she means having slicers, juicers, sauce tomatoes etc. Different tomatoes for different needs. There are also determinate(all ripen at once and they may be one shot wonders, mainly juicers and sauce) and indeterminate(ripening at different times and generally continuously mainly slicers). Some have more Lysine than others, while another one will have more vitamin C. Yellow ones are pretty and tasty, but the deep red ones are better for certain needs, purple and orange ones provide slightly different vitamin contents as well. The ones that are green striped have an entirely different make-up.
which could be interpreted in a few ways. First, from the point of view of your diet, it’s best to eat a wide variety of veggie simply because they each provide different nutrients. If we all lived just on tomatoes, we’d get lots of Vit C but not much Vit A and other nutrients. If we all lived on garlic, well we would smell great but we wouldn’t have much Vit C. Etc etc.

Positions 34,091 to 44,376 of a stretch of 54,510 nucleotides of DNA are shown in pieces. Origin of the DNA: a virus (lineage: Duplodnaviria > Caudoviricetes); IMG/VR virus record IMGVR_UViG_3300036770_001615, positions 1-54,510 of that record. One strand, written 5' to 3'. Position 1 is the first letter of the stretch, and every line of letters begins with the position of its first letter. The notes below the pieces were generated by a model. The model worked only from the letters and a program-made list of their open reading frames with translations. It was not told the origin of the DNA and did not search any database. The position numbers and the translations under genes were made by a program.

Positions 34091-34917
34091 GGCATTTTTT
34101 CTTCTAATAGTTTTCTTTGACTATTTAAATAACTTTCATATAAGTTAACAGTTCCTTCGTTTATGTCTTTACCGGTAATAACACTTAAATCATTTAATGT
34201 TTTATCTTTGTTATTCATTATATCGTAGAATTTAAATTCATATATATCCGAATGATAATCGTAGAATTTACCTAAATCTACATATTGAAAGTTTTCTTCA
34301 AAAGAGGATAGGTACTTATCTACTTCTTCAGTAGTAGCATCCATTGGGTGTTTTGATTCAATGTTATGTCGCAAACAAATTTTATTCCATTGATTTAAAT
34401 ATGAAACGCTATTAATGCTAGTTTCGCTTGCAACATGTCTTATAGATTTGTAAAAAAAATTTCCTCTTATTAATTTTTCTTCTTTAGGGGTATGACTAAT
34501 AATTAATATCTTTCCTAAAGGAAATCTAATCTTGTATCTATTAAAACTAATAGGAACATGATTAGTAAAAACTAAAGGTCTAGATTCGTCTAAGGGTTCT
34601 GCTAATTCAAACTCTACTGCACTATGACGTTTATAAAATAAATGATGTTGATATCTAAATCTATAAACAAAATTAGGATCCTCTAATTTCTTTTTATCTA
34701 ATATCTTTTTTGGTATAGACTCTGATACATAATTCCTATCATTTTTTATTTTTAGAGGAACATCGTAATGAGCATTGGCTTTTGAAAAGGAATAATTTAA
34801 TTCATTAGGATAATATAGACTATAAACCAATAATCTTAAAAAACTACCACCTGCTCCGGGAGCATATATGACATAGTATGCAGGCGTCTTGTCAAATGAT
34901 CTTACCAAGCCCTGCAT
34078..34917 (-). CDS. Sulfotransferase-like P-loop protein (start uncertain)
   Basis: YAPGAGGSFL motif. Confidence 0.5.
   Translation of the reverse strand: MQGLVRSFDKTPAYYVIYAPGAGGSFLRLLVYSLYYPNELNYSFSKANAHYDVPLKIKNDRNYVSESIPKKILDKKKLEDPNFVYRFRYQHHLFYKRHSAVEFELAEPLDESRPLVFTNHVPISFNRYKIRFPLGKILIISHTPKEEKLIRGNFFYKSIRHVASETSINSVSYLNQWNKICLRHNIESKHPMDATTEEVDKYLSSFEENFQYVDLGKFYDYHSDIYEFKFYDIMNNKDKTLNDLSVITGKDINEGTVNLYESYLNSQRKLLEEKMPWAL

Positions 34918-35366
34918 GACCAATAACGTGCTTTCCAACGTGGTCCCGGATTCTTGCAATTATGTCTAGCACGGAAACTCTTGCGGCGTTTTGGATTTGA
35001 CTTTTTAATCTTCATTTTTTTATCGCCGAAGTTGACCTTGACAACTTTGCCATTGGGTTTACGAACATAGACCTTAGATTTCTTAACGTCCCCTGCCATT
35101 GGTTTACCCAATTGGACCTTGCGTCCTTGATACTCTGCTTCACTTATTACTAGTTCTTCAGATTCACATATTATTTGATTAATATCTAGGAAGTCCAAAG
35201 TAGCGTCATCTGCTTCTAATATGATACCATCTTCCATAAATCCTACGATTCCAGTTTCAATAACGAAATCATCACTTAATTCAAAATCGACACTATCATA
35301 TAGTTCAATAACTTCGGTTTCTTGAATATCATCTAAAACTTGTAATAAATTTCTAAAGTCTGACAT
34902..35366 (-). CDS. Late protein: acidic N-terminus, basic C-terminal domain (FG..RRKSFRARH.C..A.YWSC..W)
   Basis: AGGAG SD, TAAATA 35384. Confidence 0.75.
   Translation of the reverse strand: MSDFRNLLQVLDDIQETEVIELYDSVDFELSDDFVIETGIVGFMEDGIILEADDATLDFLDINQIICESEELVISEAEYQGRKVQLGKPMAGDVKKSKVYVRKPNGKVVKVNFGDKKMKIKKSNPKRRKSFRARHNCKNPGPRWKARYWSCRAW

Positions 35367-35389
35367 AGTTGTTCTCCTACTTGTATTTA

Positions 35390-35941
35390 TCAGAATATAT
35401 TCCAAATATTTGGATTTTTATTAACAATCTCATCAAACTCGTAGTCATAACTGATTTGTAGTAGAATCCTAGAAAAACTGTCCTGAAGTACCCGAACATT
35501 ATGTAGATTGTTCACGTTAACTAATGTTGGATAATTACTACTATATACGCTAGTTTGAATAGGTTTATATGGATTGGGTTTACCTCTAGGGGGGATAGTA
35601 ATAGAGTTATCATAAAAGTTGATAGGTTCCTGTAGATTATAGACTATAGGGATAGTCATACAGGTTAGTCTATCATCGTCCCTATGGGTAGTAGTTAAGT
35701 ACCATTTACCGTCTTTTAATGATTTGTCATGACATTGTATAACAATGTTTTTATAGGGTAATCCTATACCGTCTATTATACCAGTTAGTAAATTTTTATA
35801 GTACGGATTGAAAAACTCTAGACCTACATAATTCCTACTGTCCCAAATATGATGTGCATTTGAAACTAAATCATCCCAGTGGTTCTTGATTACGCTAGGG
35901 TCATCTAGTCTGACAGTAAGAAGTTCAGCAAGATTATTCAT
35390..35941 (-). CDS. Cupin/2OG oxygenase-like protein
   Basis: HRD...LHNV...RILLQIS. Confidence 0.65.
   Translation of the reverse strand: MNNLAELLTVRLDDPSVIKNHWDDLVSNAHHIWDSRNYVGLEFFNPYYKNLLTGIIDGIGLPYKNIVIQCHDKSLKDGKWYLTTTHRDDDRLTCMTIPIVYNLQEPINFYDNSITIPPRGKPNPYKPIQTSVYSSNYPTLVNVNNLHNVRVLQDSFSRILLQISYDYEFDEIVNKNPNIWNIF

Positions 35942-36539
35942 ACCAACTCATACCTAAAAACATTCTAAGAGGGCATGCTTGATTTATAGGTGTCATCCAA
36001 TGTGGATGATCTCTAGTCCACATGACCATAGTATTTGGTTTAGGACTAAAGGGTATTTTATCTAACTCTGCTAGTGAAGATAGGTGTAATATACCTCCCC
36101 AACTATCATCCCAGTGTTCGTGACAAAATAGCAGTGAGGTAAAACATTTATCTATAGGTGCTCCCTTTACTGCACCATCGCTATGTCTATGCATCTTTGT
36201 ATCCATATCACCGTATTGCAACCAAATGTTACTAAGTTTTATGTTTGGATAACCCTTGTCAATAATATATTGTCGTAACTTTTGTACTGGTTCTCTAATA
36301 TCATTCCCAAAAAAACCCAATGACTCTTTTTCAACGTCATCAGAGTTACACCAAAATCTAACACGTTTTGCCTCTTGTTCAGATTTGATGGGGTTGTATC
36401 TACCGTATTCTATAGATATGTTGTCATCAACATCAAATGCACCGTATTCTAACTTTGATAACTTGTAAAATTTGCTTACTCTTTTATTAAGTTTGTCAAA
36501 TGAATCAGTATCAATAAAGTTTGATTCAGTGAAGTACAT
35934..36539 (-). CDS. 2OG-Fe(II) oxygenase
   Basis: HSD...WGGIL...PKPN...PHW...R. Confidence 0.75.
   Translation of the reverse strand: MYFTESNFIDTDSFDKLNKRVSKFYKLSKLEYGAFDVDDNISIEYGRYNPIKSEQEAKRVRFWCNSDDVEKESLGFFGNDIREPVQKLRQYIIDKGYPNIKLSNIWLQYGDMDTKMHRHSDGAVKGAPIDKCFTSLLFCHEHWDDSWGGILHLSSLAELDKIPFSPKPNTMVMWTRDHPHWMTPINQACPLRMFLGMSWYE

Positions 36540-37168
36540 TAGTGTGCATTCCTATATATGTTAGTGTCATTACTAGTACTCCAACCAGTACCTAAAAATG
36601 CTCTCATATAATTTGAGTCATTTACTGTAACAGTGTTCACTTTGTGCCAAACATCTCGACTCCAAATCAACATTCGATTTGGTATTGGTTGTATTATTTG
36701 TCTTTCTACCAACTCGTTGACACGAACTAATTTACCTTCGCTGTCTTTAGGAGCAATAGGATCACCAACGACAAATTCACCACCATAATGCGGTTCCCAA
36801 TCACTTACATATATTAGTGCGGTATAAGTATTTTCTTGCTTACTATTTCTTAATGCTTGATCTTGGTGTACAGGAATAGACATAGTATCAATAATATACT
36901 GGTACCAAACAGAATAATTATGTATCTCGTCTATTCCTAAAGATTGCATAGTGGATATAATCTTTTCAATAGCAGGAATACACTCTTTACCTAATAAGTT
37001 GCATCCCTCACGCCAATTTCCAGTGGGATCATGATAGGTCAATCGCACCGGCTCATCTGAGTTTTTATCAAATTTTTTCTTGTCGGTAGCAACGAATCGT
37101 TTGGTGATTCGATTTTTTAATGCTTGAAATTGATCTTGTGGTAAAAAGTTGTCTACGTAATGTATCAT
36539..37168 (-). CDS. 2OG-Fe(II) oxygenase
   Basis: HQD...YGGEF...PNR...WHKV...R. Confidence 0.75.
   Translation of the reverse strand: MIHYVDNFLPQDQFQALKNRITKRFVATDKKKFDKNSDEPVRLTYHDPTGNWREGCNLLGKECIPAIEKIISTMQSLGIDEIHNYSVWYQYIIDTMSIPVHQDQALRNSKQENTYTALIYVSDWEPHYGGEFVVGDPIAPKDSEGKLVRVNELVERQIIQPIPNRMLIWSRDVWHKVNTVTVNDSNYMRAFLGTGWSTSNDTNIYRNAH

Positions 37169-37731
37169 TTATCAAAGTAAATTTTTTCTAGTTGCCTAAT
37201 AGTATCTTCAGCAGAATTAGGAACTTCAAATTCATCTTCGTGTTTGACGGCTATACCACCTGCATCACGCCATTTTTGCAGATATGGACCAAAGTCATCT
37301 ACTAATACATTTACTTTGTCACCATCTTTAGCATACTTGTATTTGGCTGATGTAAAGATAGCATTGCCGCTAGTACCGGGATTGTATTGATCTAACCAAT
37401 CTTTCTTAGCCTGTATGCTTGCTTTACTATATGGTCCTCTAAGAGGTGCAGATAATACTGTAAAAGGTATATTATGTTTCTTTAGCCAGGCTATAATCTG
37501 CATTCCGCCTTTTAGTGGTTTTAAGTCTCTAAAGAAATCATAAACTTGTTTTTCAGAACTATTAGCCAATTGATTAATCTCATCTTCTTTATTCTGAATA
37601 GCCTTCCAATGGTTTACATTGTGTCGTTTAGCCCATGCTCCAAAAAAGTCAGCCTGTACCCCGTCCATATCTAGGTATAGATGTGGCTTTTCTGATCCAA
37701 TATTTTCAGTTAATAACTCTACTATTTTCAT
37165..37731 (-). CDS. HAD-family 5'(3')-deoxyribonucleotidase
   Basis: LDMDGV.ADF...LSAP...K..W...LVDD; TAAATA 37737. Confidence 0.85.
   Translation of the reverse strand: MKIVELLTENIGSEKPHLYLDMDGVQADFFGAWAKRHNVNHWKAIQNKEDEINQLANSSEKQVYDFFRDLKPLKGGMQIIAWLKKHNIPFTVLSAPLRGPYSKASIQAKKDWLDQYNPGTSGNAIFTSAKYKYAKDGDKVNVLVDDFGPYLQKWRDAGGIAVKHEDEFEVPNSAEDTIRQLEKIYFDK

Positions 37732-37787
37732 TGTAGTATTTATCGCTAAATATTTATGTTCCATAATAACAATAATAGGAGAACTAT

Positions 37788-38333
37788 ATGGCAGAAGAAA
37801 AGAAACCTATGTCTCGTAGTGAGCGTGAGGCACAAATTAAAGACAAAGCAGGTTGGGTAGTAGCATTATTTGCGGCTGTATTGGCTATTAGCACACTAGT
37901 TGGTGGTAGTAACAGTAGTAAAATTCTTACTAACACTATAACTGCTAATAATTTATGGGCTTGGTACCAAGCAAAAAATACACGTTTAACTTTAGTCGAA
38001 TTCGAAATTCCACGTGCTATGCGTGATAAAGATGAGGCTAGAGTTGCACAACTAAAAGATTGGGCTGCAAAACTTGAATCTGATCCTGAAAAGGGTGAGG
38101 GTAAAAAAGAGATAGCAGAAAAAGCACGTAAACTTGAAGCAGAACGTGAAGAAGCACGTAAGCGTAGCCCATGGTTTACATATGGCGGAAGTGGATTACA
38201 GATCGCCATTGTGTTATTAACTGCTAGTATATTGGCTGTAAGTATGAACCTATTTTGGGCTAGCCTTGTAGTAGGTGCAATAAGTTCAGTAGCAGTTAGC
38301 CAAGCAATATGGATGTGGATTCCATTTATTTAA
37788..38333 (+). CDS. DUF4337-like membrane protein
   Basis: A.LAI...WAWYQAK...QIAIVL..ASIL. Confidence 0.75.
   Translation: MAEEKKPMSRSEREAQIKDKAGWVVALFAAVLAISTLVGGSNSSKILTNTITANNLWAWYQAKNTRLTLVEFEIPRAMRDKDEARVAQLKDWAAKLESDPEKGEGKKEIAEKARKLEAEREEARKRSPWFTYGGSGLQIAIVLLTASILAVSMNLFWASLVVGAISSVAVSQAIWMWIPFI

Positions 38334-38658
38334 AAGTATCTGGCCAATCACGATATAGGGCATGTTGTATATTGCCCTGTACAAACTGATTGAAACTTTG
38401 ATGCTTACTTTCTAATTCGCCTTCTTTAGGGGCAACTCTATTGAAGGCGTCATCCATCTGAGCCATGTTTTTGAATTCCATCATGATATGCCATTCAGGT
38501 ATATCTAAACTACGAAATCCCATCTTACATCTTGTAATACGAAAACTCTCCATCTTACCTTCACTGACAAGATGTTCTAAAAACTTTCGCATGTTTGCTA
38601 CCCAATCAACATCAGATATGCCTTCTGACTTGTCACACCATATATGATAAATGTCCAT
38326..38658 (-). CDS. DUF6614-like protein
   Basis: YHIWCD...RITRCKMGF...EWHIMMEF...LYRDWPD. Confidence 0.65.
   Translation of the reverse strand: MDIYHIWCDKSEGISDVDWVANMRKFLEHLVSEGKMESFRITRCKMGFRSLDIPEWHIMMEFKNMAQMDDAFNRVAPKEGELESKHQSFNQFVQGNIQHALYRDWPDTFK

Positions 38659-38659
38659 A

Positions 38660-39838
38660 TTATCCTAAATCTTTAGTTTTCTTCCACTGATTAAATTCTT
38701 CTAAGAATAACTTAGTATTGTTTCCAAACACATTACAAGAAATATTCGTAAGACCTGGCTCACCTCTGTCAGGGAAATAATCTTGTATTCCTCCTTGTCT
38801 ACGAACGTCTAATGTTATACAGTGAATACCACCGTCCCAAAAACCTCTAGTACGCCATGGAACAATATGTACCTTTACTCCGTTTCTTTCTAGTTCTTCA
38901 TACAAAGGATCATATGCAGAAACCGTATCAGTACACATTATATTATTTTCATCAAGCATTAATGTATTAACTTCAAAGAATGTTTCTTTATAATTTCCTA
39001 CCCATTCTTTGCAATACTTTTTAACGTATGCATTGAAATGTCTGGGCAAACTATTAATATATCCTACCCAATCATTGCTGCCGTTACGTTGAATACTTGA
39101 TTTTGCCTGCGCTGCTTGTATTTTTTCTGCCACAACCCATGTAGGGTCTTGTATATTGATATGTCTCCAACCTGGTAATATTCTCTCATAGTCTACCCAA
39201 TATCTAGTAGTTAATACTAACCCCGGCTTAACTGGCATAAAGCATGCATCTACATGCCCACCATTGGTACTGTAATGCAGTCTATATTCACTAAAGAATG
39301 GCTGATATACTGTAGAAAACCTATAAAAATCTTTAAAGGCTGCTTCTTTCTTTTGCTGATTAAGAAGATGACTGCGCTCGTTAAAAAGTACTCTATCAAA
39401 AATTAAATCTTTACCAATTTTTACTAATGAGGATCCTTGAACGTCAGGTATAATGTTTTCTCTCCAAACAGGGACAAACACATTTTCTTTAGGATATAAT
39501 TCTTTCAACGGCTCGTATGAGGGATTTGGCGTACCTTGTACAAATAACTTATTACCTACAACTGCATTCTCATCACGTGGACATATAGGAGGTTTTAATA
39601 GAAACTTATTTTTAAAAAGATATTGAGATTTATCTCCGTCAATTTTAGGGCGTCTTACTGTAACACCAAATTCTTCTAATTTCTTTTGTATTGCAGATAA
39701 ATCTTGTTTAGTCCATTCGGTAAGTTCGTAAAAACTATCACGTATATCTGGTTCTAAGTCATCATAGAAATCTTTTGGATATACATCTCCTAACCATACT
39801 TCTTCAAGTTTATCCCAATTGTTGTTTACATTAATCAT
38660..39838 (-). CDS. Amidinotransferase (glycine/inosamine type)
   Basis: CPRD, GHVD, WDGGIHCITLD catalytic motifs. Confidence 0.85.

Or, she could be talking about rotating veggies through each garden area (either through the beds or through the rows), in subsequent years so that the soil isn’t stripped of one narrow set of nutrients, but rather hosts different plants each following year (and hopefully is replentished with compost and other natural soil amendments in between)
Or she could be talking about different varieties of the same veggie, like Brandywine vs Roma tomatoes, Snow peas vs snap peas, pinto beans vs kidney beans, etc. Growing different varieties of the same veggie can result in a wider range of harvesting times, and sometimes different nutrients (some varieties being selectively bred for richer this-or-that).
I would guess she meant the first interpretation, where a variety of veggies in the diet makes for better nutrient intake overall. But maybe some of the second and third interpretations as well. A diversified farm is generally a healthier place in terms of nutrient cycling, just like a diversified diet is for the individual.